Always take copious notes when walking and be as observant as possible. When you reach a gate, is it a metal one or a wooden one? I refer to wooden gates as ‘gates’ but metal gates as ‘metal gates’. Why? In my experience, farmers generally replace wooden gates with metal ones, rather than the other way around! A reader might panic if I told them to expect a wooden gate and the farmer had replaced it with a metal one. They may think they’ve taken a wrong turning.

And don’t write about turning left after the third Daffodil. That won’t be much help in October! Be aware of your surroundings and how things may change on the ground. What looks like an overgrown and impassable hedge in summer, is just a row of twigs in winter. That lone tree that you tell readers to bear to the right of as they cross the field, could easily disappear during the next thunderstorm, when struck by lightening.

Take lots of pictures when out and about. Remember, pictures help to sell your route as well as provide confirmation that readers are on the right trail. If you’re writing for a non-walking magazine, take pictures on bright sunny days, to encourage readers to get out and explore. Dedicated walkers do it in all weathers!

And walking routes do not have to be countryside based. I’ve tackled a couple of town trails and written them up and sold them. My county town is Shrewsbury, birthplace of Charles Darwin and 2009 is the 200th anniversary of his birth. There are several buildings in the town connected with him, so I’m creating a trail around town that readers can follow to visit those buildings themselves. As long as your route descriptions are clear, readers should be able to follow them. If ever you’re unsure, then get a friend to see if they can follow your instructions.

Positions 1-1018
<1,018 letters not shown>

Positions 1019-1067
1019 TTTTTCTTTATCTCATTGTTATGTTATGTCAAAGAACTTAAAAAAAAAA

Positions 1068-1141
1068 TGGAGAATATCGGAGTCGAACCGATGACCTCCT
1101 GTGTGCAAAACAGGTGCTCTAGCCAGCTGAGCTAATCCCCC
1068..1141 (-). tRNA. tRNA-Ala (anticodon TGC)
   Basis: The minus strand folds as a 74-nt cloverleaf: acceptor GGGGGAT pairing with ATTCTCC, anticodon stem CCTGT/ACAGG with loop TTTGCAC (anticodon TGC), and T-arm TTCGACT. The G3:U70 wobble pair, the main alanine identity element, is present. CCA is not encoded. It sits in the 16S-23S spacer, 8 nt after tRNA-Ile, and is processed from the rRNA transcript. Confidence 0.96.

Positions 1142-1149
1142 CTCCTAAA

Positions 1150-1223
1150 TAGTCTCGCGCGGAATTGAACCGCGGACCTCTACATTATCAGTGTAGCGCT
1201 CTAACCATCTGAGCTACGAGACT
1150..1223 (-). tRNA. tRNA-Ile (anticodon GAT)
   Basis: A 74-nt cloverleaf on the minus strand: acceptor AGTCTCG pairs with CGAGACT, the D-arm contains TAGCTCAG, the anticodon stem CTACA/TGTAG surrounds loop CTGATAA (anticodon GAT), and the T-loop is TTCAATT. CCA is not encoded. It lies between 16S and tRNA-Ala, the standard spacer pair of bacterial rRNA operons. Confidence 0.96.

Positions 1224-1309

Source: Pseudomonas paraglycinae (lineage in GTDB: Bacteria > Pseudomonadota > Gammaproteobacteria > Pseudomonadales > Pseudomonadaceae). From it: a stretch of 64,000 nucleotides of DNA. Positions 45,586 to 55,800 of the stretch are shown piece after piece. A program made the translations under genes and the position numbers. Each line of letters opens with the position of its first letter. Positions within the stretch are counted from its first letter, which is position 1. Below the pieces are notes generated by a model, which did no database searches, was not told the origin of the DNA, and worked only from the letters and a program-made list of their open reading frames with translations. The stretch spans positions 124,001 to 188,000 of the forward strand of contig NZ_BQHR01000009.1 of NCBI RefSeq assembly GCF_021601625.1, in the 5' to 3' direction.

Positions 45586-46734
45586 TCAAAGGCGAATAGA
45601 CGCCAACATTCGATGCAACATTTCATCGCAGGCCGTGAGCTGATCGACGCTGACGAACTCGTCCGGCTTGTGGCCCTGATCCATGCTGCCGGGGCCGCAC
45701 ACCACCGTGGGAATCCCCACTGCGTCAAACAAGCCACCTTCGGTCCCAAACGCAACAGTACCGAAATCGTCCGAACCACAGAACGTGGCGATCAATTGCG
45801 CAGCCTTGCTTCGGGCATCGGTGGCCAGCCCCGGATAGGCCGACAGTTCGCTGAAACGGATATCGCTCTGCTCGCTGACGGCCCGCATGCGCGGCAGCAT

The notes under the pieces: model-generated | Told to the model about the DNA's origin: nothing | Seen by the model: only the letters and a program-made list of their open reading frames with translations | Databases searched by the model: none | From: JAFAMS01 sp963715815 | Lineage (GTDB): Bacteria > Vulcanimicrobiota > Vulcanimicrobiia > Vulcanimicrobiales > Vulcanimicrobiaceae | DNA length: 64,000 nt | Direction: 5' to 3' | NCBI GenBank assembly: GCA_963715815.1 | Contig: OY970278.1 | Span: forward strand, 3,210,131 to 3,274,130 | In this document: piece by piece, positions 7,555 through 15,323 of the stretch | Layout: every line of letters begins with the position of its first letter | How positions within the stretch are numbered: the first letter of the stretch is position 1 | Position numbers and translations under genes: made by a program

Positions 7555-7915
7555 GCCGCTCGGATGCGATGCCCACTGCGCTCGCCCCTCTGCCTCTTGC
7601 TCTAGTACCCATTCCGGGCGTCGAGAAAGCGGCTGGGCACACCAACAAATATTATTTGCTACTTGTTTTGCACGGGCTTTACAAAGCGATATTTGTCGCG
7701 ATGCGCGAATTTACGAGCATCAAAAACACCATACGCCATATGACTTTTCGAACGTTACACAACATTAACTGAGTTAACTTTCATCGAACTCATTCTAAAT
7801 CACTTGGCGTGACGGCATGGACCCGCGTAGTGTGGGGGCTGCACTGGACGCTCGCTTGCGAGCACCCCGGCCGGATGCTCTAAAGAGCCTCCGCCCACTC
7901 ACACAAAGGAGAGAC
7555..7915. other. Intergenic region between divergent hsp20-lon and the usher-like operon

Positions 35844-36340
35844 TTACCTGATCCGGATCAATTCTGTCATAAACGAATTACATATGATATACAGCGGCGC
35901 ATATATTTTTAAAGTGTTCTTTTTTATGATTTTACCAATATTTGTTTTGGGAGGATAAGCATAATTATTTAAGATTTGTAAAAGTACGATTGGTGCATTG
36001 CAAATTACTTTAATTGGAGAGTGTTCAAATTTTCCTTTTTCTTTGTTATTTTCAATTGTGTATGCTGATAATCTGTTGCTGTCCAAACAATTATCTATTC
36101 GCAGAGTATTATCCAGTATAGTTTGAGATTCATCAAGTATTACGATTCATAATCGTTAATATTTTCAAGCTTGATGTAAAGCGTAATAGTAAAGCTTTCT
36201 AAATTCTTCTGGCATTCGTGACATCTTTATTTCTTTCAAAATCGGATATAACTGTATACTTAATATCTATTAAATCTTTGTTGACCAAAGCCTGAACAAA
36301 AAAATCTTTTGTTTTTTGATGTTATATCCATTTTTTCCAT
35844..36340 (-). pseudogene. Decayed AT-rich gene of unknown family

So next time you’re looking for a new writing market, consider stepping out and getting some fresh air. Don’t describe your town’s history, create a trail around it for readers to follow instead. You never know where your journey may take you!


Simon Whaley - Biography
Simon is a tutor for the Writers Bureau and has walked over 1,500km for a variety of magazines including Country Walking, Trail, Country & Border Life, Cumbria, Walking Wales, Lakeland Walker. His book, Best Walks in the Welsh Borders, was published by Frances Lincoln in 2007. He is a member of the Outdoor Writers & Photographers Guild and in 2006 was honoured with an Award for Excellence for his monthly walking column in Country & Border Life magazine. His next book, The Bluffer’s Guide to Hiking is due for publication in Spring 2009.